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3 Tips for Classroom Set-Up

Posted by Langevin Team on 2/9/15 3:00 AM
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When setting up a room to teach a traditional instructor-led workshop, there are three areas on which to focus in order to create the best possible experience for your participants. I'll explain each, and give an example of what might happen if that element is overlooked.


When arranging the seating, consider how your learners will be interacting with you and the other learners. If they'll work in teams, set them up in table groups. If there is lots of hands-on computer work, have pairs of participants share work stations in rows. The classroom layout sends an immediate message to your learners about how you expect them to participate.

What Might Happen if…

I attended a session recently where we were set up in rows. Since there were not too many of us, we were scattered throughout the room. When we were asked to pair up, we lost valuable discussion time trying to navigate the room to find a partner. This problem could have been avoided with a little planning on the part of the facilitator.



The learners will be less distracted if they are comfortable. When they feel too crowded or awkward, they lose the ability to focus on your training. A basic rule of thumb is to allow 4-6 square feet of table space per participant. This may seem like a lot, but once you add books, supplies, handouts, and a little elbow room, it really isn't that much space. Providing comfortable chairs with good back support, height adjustment, and arm rests, will also increase comfort.

What Might Happen if…

As I tried to find a seat at a recent event, the tables were set up in rows, the chairs were practically touching, and every second chair had a set of materials. I found a seat between two people but I couldn't even take notes because we were literally elbow to elbow. Thankfully the session lasted less than one hour.



Consider each learner's ability to make eye contact with you and the other learners. Your goal is to position the chairs, so everyone has a direct line of sight to you, each other, the screen, and any charts in the room. When using table groups, participants may need to turn slightly to see different elements of focus. You can invite them to turn their chairs as necessary.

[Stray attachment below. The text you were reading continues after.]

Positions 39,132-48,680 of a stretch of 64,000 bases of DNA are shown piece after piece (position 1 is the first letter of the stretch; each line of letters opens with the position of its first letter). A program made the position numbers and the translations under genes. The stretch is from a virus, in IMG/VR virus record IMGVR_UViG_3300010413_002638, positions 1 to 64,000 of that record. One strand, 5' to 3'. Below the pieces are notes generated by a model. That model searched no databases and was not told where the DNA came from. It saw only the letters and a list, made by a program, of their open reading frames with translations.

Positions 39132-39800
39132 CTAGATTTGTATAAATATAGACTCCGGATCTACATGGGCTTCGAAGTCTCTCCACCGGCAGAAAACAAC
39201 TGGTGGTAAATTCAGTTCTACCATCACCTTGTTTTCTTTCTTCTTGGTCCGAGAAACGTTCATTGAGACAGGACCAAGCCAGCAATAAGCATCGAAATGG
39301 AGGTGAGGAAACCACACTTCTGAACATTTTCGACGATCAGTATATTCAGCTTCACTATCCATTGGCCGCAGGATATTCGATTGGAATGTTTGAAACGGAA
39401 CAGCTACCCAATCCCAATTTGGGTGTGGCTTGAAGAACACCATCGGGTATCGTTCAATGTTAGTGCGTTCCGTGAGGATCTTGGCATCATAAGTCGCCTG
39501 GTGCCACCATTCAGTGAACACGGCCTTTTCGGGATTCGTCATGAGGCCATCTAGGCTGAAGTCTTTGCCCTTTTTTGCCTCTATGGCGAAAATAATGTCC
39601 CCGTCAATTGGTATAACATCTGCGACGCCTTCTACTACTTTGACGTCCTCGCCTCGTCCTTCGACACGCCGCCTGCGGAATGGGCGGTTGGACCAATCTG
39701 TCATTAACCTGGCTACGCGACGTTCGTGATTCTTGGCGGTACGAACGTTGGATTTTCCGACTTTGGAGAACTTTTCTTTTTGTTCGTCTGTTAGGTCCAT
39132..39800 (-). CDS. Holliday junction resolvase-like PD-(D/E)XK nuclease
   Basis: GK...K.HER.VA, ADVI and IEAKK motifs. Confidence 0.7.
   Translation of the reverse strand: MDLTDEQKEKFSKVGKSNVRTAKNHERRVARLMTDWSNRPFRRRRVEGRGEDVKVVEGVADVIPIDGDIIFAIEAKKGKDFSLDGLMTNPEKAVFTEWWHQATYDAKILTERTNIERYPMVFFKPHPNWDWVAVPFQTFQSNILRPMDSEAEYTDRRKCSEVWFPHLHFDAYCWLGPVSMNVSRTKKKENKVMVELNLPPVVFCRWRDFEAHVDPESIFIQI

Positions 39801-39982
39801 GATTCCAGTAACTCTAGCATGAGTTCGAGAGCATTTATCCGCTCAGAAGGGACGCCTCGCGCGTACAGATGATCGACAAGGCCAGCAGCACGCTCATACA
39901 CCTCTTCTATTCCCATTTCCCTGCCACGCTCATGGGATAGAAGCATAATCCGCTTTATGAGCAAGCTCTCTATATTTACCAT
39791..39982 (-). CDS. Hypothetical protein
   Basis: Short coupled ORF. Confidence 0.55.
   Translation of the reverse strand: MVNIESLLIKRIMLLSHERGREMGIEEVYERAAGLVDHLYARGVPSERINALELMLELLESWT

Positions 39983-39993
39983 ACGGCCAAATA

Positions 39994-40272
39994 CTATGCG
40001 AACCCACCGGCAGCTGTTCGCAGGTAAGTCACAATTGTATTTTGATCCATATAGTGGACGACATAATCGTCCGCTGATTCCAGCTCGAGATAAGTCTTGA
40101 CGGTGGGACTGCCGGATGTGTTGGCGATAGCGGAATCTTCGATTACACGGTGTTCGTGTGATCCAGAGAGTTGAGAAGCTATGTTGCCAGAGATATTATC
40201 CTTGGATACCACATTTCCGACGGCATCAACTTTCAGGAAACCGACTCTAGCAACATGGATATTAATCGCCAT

What Might Happen if…

In a workshop I attended we were in an L-shaped room. Being on the short end of the L, the screen was sideways to us because the facilitator decided to provide a clear view to the majority of the participants. Simply angling the screen on the corner of the L would have helped us all see the screen.


Setting up your classroom with the learners’ participation, comfort, and visibility in mind will set you and your learners up for success.


What experiences can you share where one or more of these elements were overlooked? How did it affect your training experience?


For more amazing tips on how to set up your classroom to maximize success, enroll in our Instructional Techniques for New Instructors workshop!


Dealing with Difficult Participants

Tags: instructional techniques

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Our very own world-class course leaders share their experiences, tips, best practices, and expertise on virtual training, instructional design, needs analysis, e-learning, delivery, evaluation, presentation skills, facilitation, and much more!

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